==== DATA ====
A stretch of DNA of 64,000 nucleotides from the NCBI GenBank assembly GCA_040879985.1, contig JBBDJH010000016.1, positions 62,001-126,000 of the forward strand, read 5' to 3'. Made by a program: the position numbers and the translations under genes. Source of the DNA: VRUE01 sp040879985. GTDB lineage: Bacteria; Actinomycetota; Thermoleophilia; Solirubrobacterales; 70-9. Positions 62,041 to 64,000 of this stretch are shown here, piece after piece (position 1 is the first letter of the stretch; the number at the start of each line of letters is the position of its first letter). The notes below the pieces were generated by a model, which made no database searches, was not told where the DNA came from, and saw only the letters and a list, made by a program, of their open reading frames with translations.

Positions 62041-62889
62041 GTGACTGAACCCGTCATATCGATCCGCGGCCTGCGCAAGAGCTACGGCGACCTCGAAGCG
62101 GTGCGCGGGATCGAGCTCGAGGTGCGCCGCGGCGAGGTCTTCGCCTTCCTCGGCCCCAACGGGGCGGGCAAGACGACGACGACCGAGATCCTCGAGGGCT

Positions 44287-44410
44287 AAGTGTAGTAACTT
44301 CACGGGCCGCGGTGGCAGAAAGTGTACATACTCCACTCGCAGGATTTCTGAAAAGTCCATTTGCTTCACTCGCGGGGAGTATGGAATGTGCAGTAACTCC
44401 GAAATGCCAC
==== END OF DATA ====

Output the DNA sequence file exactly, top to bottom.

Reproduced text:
A stretch of DNA of 64,000 nucleotides from the NCBI GenBank assembly GCA_040879985.1, contig JBBDJH010000016.1, positions 62,001-126,000 of the forward strand, read 5' to 3'. Made by a program: the position numbers and the translations under genes. Source of the DNA: VRUE01 sp040879985. GTDB lineage: Bacteria; Actinomycetota; Thermoleophilia; Solirubrobacterales; 70-9. Positions 62,041 to 64,000 of this stretch are shown here, piece after piece (position 1 is the first letter of the stretch; the number at the start of each line of letters is the position of its first letter). The notes below the pieces were generated by a model, which made no database searches, was not told where the DNA came from, and saw only the letters and a list, made by a program, of their open reading frames with translations.

Positions 62041-62889
62041 GTGACTGAACCCGTCATATCGATCCGCGGCCTGCGCAAGAGCTACGGCGACCTCGAAGCG
62101 GTGCGCGGGATCGAGCTCGAGGTGCGCCGCGGCGAGGTCTTCGCCTTCCTCGGCCCCAACGGGGCGGGCAAGACGACGACGACCGAGATCCTCGAGGGCT

Positions 44287-44410
44287 AAGTGTAGTAACTT
44301 CACGGGCCGCGGTGGCAGAAAGTGTACATACTCCACTCGCAGGATTTCTGAAAAGTCCATTTGCTTCACTCGCGGGGAGTATGGAATGTGCAGTAACTCC
44401 GAAATGCCAC